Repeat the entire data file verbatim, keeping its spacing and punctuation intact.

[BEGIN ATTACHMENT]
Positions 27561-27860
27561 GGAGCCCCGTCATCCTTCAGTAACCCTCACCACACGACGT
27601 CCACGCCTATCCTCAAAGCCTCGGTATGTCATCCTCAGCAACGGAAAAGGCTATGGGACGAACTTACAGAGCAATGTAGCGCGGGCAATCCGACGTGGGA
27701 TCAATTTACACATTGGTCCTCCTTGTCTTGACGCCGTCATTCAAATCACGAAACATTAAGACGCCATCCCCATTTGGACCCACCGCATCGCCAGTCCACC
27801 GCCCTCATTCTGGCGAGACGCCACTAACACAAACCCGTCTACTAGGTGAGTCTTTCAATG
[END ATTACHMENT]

Positions 27561-27860
27561 GGAGCCCCGTCATCCTTCAGTAACCCTCACCACACGACGT
27601 CCACGCCTATCCTCAAAGCCTCGGTATGTCATCCTCAGCAACGGAAAAGGCTATGGGACGAACTTACAGAGCAATGTAGCGCGGGCAATCCGACGTGGGA
27701 TCAATTTACACATTGGTCCTCCTTGTCTTGACGCCGTCATTCAAATCACGAAACATTAAGACGCCATCCCCATTTGGACCCACCGCATCGCCAGTCCACC
27801 GCCCTCATTCTGGCGAGACGCCACTAACACAAACCCGTCTACTAGGTGAGTCTTTCAATG